Understanding Sexism — Part 1: Narratives
“If you believe in equality, you are a feminist.” Emma Watson’s definition of feminism, and perhaps the most popular conception of the movement, is an alluring one. Maybe believing that men and women deserve equal rights is all it takes, is enough. Women can be liberated if we spread the message. The reality is far less forgiving. Sexism has grown far beyond the casual bigot and the closeted misogynist. It infects every corner of our reality, tearing into the foundations of our society. An infestation this advanced does not abate so readily.
The cornerstone of building an effective movement is understanding the enemy. We all know, understand, and recognize the most obvious forms of sexism: interpersonal sexism, both blatant and casual. Deliberate hatred towards women, obvious discrimination, the works. But misogyny goes deeper than just hating and attacking women. It exists in layers.
A very common form of sexism is the negotiation of rights and duties. Justifying discrimination under the garb of religion, culture, or tradition, for example. Women on their periods being banned from temples may not seem as vile as demanding dowry or endorsing child marriage, but they are all cut from the same cloth. It is not too difficult to realize that most of these traditions specifically disadvantage women, and almost never men.
Gender determinism is another. The unscientific narrative that men and women are more suited to certain tasks than to others, with men being better suited to work, and women better suited to taking care of the home, cooking, cleaning, etc. Most jobs today are not particularly physically demanding, and the difference in the ability of men and women in mental tasks and problem-solving remains an open field of research. However, irrespective of the results, predisposition to certain fields of work should be immaterial to anyone but the person choosing between those fields. The sexism here lies in usurping the decision-making process, justifying the denial of choices for women as a more rational decision.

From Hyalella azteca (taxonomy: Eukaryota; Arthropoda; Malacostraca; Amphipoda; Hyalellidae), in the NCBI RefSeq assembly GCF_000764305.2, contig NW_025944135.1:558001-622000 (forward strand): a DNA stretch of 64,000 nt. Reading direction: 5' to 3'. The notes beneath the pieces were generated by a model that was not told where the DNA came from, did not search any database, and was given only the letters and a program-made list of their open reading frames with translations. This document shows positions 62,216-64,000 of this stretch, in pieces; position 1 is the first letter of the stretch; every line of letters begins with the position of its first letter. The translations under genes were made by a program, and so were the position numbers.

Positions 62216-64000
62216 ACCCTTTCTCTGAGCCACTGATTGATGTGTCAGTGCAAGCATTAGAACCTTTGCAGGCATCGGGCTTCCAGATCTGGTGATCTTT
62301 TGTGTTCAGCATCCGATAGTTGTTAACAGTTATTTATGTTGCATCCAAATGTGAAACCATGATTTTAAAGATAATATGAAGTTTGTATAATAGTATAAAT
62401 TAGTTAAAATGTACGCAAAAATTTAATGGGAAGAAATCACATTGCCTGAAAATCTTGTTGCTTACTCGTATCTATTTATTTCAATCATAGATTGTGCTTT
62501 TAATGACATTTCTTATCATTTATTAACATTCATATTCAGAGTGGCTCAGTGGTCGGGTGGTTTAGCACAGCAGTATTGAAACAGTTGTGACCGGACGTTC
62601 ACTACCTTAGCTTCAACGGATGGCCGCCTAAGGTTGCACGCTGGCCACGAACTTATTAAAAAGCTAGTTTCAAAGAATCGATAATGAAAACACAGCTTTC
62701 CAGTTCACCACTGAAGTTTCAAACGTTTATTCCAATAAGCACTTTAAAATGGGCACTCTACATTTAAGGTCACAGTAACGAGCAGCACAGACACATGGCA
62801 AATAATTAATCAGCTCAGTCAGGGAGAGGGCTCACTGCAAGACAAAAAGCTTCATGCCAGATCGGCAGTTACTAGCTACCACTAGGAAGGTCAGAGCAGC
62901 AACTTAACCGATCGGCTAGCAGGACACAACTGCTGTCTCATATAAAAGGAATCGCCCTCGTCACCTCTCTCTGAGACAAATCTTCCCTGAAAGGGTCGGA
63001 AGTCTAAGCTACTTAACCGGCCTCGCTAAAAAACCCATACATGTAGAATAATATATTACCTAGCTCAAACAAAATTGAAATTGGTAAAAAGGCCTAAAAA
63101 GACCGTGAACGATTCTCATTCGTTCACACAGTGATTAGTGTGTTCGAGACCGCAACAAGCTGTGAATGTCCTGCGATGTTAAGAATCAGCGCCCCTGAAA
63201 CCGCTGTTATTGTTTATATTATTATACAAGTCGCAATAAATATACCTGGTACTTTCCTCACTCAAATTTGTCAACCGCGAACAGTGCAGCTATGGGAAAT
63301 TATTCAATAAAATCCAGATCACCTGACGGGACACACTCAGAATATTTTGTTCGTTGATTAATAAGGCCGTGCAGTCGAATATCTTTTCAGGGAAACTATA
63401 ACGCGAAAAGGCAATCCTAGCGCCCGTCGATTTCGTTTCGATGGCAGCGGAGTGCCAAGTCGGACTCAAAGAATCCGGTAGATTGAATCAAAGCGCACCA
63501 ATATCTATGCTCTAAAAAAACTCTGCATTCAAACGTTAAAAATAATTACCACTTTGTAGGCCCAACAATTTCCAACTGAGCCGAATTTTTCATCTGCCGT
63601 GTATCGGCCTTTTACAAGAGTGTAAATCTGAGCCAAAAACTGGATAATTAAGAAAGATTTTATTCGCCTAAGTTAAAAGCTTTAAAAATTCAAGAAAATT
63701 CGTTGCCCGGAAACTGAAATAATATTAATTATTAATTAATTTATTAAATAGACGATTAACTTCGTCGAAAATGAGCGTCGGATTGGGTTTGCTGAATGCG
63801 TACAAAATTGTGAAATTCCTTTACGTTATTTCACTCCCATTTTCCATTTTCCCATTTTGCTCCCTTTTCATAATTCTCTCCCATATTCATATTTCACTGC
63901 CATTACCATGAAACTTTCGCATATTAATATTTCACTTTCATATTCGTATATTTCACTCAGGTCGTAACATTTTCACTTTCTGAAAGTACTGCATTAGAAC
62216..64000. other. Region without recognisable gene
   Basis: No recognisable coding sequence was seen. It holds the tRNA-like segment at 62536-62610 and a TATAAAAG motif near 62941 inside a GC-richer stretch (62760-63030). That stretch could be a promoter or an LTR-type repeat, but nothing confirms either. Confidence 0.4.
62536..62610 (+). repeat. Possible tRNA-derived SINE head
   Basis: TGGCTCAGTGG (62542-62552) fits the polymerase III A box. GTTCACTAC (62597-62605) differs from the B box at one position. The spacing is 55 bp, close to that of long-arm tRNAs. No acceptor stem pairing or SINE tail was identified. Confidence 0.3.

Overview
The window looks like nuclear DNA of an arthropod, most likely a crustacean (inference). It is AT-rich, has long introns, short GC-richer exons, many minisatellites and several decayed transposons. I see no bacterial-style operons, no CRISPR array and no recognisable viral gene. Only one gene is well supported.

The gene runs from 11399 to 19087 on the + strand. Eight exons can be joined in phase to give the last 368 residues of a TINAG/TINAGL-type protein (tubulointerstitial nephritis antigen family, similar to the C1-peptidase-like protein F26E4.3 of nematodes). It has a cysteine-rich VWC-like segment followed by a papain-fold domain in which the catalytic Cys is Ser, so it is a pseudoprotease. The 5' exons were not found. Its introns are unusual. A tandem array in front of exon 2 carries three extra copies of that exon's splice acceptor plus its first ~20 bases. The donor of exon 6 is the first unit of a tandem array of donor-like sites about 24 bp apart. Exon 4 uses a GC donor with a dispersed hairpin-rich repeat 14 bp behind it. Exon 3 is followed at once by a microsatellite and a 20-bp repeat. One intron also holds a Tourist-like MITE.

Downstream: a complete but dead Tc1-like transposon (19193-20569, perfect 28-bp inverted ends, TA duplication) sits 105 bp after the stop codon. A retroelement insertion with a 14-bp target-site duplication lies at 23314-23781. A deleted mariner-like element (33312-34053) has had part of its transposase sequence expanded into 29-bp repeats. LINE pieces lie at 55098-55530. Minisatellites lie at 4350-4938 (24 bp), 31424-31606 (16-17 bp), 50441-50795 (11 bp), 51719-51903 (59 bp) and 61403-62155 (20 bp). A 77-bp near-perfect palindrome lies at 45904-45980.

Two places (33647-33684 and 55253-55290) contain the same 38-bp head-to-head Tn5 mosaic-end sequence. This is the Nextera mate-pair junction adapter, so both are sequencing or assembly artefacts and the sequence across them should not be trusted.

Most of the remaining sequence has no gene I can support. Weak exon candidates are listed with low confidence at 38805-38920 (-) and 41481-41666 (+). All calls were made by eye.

Another interesting and connected form of sexism is unsolicited paternalism. The phenomenon of telling women what to do, or denying them certain rights on the premise that exercising them is detrimental to women. Smoking and drinking are common subject matter. Women are disproportionately judged and shamed for indulging in either. However, the most significant and dangerous forms of this can be seen in the policing of women’s clothing. Wearing revealing clothing is seen as an ‘invitation’ to sexual harassment or even assault, with parents often stopping their daughters from going out in them. Skipping over the fact that women have a right to wear what they wish, this policing is far more dangerous than meets the eye. It falsely shifts the blame for instances of sexual assault from the offender to the victim. The reason men feel so comfortable citing a woman’s clothing as a trigger for such instances is the overwhelming narrative that clothes are capable of ‘inducing innocent men to make a mistake’. It has the added effect of making victims feel responsible for the incident as well, resulting in a majority of instances of sexual harassment and assault going unreported.
Noticeably, the best of sexist narratives survived criticism by being spun in a way that they appear to be in support of women. Often, women themselves are not able to recognize the ulterior motive. The first step towards women’s liberation is being able to tell friend from foe.